It seems difficult today, looking at the telecommunications industry as it now exists, to recall that in 1984 AT&T, the old "Ma Bell," was mandated by the FCC to split into seven regional companies. As an example of how things have changed, one of the resulting Regional Bell Operating Companies (RBOCs), formerly Southwestern Bell, later acquired several other of its sibling RBOCs. Eventually, Southwestern Bell renamed itself SBC and purchased what remained of the "old" AT&T, to become the "new" AT&T. During this period of telecommunications upheaval, there was an interval of gut wrenching transition from the de facto monopoly status of AT&T to the current hyper-competitive environment which has become a virtual free-for-all between cable companies, telephone carriers, satellite vendors, Internet providers and a host of other players.

During this transition, I worked in the CI unit at a regional Bell company, which I will refer to as RBOC X. The leadership team at RBOC X had anticipated the need to develop a more competitively oriented mindset. A CI organization had been formed at RBOC X that was well funded, staffed and had the ear of senior management. It was not unusual for the CI organization to receive a "back of the envelope" question from the CEO who had seen a thought provoking article in that day’s Wall Street Journal and wanted to know what the implications of the activity described in the article were for our business. We would respond by assembling a team of qualified experts to develop a reply to the CEO’s question that incorporated appropriate recommendations for action.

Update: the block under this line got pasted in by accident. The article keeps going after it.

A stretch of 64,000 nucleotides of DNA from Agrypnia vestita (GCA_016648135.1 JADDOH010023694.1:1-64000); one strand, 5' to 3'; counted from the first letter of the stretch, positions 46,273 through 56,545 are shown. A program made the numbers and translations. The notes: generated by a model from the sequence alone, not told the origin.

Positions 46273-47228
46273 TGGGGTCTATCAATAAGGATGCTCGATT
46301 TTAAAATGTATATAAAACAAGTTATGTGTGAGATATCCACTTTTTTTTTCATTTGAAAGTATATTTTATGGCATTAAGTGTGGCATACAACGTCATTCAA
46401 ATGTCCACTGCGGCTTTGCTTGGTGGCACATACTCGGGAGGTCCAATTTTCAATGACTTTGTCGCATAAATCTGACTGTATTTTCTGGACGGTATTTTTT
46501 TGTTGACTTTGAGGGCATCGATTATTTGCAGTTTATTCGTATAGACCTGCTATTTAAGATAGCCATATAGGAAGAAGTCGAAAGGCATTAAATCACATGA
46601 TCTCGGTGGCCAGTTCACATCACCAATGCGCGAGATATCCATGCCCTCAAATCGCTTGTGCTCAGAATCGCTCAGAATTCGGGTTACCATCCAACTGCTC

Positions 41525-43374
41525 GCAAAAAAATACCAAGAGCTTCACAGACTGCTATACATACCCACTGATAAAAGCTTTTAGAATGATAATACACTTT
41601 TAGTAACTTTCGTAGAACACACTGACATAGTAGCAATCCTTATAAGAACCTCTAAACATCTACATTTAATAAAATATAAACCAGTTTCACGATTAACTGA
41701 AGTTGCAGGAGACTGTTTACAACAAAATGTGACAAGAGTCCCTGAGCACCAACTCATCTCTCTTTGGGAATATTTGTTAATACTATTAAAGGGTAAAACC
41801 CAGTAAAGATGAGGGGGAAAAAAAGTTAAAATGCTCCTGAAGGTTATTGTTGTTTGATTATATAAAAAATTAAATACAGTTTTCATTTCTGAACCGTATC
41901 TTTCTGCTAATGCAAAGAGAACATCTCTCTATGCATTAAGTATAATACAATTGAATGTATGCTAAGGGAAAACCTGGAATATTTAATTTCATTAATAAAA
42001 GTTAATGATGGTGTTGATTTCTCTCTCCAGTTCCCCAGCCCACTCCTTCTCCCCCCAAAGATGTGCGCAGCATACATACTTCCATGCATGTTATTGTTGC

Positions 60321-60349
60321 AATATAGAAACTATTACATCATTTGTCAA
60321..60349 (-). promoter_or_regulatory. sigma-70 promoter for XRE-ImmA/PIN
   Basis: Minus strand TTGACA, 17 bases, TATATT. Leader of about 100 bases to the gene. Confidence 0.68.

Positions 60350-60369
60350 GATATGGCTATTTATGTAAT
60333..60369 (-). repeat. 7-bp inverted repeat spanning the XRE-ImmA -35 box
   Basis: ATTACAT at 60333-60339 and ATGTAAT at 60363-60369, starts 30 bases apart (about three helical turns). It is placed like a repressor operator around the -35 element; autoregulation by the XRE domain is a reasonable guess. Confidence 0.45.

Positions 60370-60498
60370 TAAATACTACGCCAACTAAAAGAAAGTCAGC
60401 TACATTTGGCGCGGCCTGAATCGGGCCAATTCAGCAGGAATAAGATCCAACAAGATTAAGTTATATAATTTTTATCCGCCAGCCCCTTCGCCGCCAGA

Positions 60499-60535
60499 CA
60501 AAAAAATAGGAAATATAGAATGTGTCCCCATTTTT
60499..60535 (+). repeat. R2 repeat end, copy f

Conceptually, business war games were a good fit for the culture and mind set of RBOC X at this stage of its market evolution. After being introduced to the benefits of war games, the CEO authorized an exercise and required participation in the games by all of his direct reports. Each direct report was assigned leadership of a team that was to represent one of our major competitors in the telecommunications industry. The CI group was designated as a support organization for the overall war games process, and to act as a resource for participants. The overall war games process and execution were conducted and facilitated by a third party vendor who had extensive expertise in this area and a strong track record of conducting this kind of business exercise.

One of the early and interesting developments for the exercise was the sudden and unexpected involvement of our legal department. News of the games had somehow reached the State Utilities Commission which took exception to the concept of a dominant incumbent carrier such as ours making "war" on our competitors. We were instructed to change all documentation relating to the exercise from "war games" to "business competition scenarios." RBOC X understood that its position as a public utility required great sensitivity to the perceptions of all stakeholder organizations as well as the public, and the requested changes were promptly implemented.